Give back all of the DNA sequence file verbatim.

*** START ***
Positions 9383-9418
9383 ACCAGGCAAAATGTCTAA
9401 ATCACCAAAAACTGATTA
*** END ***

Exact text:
Positions 9383-9418
9383 ACCAGGCAAAATGTCTAA
9401 ATCACCAAAAACTGATTA